Even as Alpha Natural Resources (NYSE: ANR) prepares to sit down for a feast and finally gobble up former rival Massey Energy (NYSE: MEE) in the closing of their $7.1 billion transaction, Massey managed to slip in one final reminder why Massey's viability as a stand-alone company became impaired in the first place.

Barely more than a year has passed since the horrific explosion at Massey's Upper Big Branch mine took the lives of 29 miners, and further soiled a Massey legacy already tarnished by prior environmental and safety concerns.

Now, in a parting blow to miners and shareholders alike, Massey has been cited for a slew of safety violations at the Randolph mine in West Virginia, which a regulator characterized as "nothing short of outrageous." In a surprise visit, inspectors found miners so covered in coal dust as to place workers "at serious risk to the threat of fire, explosion and black lung." It seems the Massey name cannot go away fast enough, and Alpha shareholders must now recognize that integrating these operations in a way that ensures their future safety may present a challenging task.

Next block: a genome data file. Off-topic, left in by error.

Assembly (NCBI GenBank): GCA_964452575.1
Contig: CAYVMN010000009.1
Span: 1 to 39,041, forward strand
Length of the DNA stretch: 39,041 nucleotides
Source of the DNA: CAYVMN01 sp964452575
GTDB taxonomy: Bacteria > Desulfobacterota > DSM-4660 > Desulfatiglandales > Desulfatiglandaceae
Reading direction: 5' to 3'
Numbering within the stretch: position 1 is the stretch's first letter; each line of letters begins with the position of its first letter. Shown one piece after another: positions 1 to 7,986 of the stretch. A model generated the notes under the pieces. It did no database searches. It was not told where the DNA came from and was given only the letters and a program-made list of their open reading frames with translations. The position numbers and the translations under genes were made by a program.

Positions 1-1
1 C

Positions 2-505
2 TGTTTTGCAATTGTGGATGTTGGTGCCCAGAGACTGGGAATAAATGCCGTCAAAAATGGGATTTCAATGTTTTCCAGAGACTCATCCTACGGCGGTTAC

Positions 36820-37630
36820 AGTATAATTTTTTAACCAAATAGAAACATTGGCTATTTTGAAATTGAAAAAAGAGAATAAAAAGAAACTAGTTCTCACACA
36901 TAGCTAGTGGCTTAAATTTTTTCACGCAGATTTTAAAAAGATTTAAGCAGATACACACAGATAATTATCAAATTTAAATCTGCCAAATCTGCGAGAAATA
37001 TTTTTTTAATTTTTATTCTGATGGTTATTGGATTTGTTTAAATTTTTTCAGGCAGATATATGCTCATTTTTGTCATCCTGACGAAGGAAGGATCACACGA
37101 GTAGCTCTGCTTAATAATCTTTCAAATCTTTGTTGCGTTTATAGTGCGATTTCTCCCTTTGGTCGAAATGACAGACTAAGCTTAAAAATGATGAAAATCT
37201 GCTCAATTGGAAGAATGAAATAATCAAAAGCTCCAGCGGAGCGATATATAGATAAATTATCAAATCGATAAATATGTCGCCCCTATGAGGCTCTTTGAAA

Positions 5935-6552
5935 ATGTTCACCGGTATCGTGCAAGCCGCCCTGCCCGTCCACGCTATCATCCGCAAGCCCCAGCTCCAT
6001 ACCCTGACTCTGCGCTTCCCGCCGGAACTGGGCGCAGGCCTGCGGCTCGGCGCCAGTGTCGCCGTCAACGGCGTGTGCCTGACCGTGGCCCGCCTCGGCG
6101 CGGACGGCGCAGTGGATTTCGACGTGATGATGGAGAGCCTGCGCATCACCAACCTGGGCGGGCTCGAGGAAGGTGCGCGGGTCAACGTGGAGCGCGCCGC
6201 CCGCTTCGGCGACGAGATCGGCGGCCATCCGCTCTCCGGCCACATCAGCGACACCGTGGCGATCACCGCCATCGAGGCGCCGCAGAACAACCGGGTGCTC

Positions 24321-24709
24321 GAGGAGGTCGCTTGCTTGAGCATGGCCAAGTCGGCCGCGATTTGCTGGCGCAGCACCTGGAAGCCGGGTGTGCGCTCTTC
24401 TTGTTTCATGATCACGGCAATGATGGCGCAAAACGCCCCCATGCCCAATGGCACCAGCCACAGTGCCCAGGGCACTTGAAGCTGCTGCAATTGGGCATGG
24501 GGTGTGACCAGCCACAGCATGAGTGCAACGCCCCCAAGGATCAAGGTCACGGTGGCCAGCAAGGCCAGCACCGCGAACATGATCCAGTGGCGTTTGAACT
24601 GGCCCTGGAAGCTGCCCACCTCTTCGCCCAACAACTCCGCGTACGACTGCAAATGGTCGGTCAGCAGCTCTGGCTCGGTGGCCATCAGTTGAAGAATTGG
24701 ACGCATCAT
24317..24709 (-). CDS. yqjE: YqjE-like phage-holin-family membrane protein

Massey also managed to rain on Alpha's earnings parade. Alpha turned in an enviable 256% increase in net earnings for the first quarter, recording profit of $49.8 million. Boosted by strong met coal pricing, and a 37% increase in met coal sales volume to reach 3.6 million tons, Alpha realized a 23% increase in revenue and a slight improvement in consolidated coal margin. In contrast, Massey reported a $0.07-per-share loss for the period, which was not quite in the same galaxy as the $0.39-per-share result that analysts anticipated.

While Massey may be leaving a decidedly sour taste for now, Alpha may yet savor its just deserts. After all, Massey's immense treasure of 1.3 billion tons in met coal reserves will now be matched with a proven management team eager to realize rapid expansion of production capacity from Massey's mines toward the 20-million-ton mark that Massey had previously targeted for 2015. Alpha's current annual capacity is about 14 million tons, and I don't think I need to remind Fools just how profitable met coal production of more than 30 million tons per year could be within the strong price environment of a long-term global supercycle (as Peabody Energy (NYSE: BTU) has frequently discussed). The industry is in unanimous agreement about the bullish long-term outlook for met coal, as evidenced by the powerful M&A cycle that has already seen Walter Energy (NYSE: WLT) woo Western Coal and -- just this week -- Arch Coal (NYSE: ACI) go after International Coal (NYSE: ICO) in a $3.4 billion deal.